I highly recommend that everyone should test drive the Smart ED, it is an underrated performer. Quicker than the Volt. A true mini go kart, and one with style (if you choose the right color)

Car and Driver, in its recent EV comparo (March 2014) didn’t think much of the Smart EV. It ranked sixth out of six EVs. They called the handling “bizarre” and said that “Even if you never leave the city, where the Smart is designed to thrive, you’ll live in fear of hard stops, hard rights, and curved on-ramps.” They concluded, “If this is the de facto poster boy for the class, the class needs a new poster.”


I have seen only a few reviews by any car publication that so thoroughly dismissed a vehicle.

Of course.

I’ve purchased around 10 cars in my time (so far) and every time we’ve looked at the safety ratings. Most of the time we are not even considering below 5 stars euro ncap… There have been one or two other main reasons, but that’s because there hasn’t been any alternative with 5 stars.

The I3 has only 4 stars in NCAP, Nissan Leaf 5 stars. And the Tesla Model S is clearly the safest because of much damage zone and weight.
What will be about opening the doors in the i3 by sidecrash…

and eSaab has 5 stars in EuroNCAP

Crash test for i3 4 stars, not so good thought.

same as the Smart ED

How did this shameless swill get posted here?

Let’s see the i3 launch off a pedestrian ramp at 100 MPH, slam through the top of a wall, crash into a tree, and let’s see the occupants get out and walk away, and THEN you might be TIED for “safest EV on the market”

Darren Schurig: the Danny King of Inside EVs. I will waste no more time on you or anything you write.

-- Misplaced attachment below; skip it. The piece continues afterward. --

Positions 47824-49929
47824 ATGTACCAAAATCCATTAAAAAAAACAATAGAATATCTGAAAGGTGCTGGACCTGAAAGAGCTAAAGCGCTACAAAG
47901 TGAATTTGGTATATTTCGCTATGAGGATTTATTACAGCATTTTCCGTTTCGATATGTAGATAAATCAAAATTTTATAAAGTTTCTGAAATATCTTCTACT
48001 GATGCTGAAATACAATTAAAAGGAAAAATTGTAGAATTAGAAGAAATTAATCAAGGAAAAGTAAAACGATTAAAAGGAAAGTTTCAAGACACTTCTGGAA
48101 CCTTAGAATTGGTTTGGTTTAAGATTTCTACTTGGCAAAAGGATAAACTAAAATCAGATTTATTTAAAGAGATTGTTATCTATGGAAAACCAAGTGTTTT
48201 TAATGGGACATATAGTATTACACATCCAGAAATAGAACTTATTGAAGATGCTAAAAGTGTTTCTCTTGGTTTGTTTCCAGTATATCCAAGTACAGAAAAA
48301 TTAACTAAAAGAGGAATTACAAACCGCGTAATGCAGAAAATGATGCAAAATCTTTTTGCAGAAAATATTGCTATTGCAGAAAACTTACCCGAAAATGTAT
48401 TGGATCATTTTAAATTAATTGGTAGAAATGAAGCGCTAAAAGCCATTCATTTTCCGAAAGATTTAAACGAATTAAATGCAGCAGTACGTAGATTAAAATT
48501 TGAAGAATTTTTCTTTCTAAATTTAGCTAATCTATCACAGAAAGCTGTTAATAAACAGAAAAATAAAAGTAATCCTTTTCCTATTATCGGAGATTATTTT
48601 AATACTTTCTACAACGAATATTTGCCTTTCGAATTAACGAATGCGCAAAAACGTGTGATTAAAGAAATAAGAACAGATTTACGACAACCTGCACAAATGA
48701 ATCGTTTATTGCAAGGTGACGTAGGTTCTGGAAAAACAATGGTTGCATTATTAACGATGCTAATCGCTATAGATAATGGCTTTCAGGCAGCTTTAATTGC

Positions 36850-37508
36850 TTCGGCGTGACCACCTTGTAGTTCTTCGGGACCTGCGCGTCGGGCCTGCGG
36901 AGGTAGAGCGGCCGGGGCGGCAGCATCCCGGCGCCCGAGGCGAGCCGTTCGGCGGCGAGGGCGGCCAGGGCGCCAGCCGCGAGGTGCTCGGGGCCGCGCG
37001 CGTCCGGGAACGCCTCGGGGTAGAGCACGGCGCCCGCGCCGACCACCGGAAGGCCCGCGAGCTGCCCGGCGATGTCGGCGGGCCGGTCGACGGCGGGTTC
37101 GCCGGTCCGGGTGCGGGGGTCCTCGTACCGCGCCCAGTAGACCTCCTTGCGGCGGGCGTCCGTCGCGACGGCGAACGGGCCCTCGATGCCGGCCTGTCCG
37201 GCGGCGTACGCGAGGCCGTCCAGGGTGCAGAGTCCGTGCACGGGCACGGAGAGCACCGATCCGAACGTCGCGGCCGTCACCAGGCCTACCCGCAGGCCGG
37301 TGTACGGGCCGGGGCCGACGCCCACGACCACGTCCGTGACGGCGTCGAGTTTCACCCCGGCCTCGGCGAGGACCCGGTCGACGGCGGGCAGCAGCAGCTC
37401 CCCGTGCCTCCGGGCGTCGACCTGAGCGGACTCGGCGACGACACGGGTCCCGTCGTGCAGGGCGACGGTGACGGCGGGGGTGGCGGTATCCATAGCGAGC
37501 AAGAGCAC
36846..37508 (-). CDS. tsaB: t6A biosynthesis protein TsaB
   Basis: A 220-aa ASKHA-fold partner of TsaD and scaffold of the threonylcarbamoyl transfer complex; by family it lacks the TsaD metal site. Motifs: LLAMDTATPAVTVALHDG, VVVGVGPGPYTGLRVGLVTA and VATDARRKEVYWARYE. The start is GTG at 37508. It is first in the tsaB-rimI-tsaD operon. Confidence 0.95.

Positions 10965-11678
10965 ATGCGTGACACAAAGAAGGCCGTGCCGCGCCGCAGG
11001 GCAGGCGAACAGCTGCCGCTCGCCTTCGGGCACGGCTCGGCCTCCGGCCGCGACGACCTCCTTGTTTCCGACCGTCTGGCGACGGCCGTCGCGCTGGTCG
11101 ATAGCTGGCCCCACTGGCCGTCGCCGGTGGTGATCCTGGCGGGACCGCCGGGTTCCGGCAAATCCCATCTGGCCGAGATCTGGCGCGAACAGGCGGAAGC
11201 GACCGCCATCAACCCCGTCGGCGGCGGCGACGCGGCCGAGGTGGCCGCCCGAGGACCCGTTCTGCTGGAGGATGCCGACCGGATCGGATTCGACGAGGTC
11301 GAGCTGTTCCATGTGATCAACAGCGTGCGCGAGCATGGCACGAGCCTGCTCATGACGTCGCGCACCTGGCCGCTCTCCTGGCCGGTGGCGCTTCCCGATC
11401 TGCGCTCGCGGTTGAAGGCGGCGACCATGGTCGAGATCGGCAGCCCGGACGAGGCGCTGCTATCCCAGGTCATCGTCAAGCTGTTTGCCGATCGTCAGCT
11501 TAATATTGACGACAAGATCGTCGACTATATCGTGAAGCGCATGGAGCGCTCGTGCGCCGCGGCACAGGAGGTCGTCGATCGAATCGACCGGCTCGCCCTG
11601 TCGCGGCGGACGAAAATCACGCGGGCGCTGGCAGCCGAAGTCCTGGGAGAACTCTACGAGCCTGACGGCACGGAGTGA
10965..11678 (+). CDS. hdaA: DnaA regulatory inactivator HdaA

The post is clearly labelled as Op-Ed, which means it’s the opinion of the writer. This is not presented as solely a factual article. Rather, it uses facts to support the writer’s opinion.

A tittle with “The Safest EV On the Market” comes with expectations. Listing a bunch of “breaking” technology does not make a comprehensive evaluation on safety, even if just an opinion piece. Sad 🙁

BTW: Since when did “safety” become an “opinion” reviewed category, vs. getting a comprehensive engineered performance review. With a dozen points of ‘brake’ technology comparison, not one was vehicle stopping distance?

Dynamic Traction Control? Sure, just turn off the traction control to get unstuck an turn it back on. How is that a safety feature?

All of the friction brake features are important if one is using them heavily as in on a race track. With regeneration blended in the braking of most of these EVs they are really not that important.

The Volt has a “Pedestrian Warning” or an “Audible Pedestrian Warning” system standard.

“Smart Stop Technology”? If by that you mean throttle override by brakes, yes the Volt has that standard too.